MANILA (UPDATE) - Inflation for the month of September quickened to 6.9 percent, the highest since October 2018, partly due to the higher prices of select food items, the state statistics bureau said on Wednesday.
Higher price movements of food and non-alcoholic beverages were among the causes of this month's inflation spike, the Philippine Statistics Authority said.
September's inflation was higher than the 6.3 percent inflation in August and the 6.4 percent in July, but within the Bangko Sentral ng Pilipinas' forecast of 6.6 to 7.4 percent.
Inflation has so far breached the government's 2 to 4 percent target for the 6th straight month.
"Nakikita namin na ang food talagang tumataas at makikita natin sa individual subgroups halos lahat tumaas at ito ay across different regions," National Statistician Dennis Mapa said.
(We saw that food is really rising and we can see from the individual subgroups, almost all have risen and this happened across different regions.)
Inflation for food and non-alcoholic beverages rose by 7.4 percent. The category has 70.6 percent of the increase in inflation.
Inflation for food at the national level rose to 7.7 percent in September 2022, from 6.5 percent in August 2022, the PSA said.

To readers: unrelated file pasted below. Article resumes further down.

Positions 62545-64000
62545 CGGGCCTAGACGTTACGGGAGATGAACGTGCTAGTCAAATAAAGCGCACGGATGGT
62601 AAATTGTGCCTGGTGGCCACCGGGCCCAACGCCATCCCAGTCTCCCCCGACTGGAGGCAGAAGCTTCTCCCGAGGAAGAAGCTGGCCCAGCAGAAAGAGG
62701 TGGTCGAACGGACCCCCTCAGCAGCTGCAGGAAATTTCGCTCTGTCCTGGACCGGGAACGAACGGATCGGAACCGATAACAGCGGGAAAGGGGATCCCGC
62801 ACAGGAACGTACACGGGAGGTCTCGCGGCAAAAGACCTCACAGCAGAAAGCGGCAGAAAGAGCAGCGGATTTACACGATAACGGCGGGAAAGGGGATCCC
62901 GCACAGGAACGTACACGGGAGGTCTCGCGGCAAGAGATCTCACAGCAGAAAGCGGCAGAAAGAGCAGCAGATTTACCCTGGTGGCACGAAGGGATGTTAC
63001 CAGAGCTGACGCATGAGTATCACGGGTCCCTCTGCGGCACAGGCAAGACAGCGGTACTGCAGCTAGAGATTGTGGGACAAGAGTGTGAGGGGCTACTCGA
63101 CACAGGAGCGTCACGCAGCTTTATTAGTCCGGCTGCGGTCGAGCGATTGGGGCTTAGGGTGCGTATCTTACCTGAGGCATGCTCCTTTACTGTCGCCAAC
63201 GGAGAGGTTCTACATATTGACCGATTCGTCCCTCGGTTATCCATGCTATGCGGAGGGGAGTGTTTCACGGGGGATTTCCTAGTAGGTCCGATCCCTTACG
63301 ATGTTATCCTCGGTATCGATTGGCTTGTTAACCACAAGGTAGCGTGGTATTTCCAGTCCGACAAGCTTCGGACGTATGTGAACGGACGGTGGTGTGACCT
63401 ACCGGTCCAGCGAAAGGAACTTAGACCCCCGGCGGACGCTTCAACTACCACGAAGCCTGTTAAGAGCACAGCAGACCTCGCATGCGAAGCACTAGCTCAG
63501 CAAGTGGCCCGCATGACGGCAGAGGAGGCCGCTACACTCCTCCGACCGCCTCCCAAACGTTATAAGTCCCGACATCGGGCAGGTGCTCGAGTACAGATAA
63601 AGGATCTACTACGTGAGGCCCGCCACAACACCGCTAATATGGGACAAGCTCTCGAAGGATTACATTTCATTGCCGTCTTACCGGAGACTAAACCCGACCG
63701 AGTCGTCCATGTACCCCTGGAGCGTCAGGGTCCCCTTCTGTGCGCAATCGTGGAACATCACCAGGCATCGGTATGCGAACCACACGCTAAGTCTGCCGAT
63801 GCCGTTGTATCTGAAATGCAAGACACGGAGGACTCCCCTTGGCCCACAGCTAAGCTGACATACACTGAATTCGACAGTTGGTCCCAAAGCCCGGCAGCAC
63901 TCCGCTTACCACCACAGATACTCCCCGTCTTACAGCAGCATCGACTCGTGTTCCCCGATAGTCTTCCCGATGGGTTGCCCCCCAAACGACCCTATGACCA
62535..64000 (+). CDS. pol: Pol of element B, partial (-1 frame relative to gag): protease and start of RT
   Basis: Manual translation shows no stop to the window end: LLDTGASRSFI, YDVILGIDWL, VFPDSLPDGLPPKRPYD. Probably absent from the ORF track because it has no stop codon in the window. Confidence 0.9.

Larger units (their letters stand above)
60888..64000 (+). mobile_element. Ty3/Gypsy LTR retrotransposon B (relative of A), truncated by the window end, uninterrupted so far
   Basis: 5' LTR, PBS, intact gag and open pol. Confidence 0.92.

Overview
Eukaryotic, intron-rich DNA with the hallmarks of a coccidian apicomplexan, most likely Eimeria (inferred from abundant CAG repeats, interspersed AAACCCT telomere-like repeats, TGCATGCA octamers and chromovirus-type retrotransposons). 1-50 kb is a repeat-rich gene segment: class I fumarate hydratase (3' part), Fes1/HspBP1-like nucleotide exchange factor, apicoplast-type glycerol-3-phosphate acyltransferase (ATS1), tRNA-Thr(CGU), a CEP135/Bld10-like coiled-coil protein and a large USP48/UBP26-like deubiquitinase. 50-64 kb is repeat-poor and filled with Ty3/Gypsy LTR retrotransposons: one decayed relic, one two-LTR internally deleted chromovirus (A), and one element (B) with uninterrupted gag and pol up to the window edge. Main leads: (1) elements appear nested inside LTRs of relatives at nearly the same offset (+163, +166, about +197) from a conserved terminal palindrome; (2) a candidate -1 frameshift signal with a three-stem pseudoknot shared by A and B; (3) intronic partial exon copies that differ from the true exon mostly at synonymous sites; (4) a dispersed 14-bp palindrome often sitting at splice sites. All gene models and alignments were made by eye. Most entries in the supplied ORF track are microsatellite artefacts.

Food inflation was higher for the National Capital Region at 8.8 percent, while three regions recorded double-digit increases in food items, namely: Eastern Visayas at 10.4 percent, the Zamboanga Peninsula at 10.5 percent, and Davao Region at 10.8 percent.
Other contributors to the higher increase in inflation for the month include housing, water, electricity, gas and other fuels, data from the Philippine Statistics Authority showed.
"Upside risks continue to dominate the inflation outlook in the near term," the BSP said in a statement.
Mapa said the agency is also monitoring the peso's depreciation against the US dollar since it has an impact on imported goods that could then affect local pump prices, among others. This, in turn, could have a "spillover" effect on other commodity groups such as food.
Last month, the central bank hiked its policy rate to 4.25 percent to tame inflation.
"The BSP’s recent policy actions are intended to bring inflation and inflation expectations back to the target to ensure the balanced and sustainable growth of the economy in the medium term. The BSP is prepared to take further policy actions to bring inflation toward a target-consistent path over the medium term, consistent with its primary objective to promote price stability," the BSP said.
Inflation is expected to average 5.6 percent this year and 4.1 percent in 2023 before easing back within target by 2024, the BSP said.
Mapa said, "the risk of future inflation of the remaining months would really come from the food [category]."
The National Economic and Development Authority meanwhile said it is committed to ensuring food security for Filipinos.
“The government’s priority is to make sure that there is sufficient and affordable food supply for every Filipino family,” Socioeconomic Planning Secretary Arsenio M. Balisacan said.
He said the agency would ensure support for the agriculture sector and the farmers to ensure ample supply, which could mean lower food prices.
-- with reports from Edson Guido, ABS-CBN News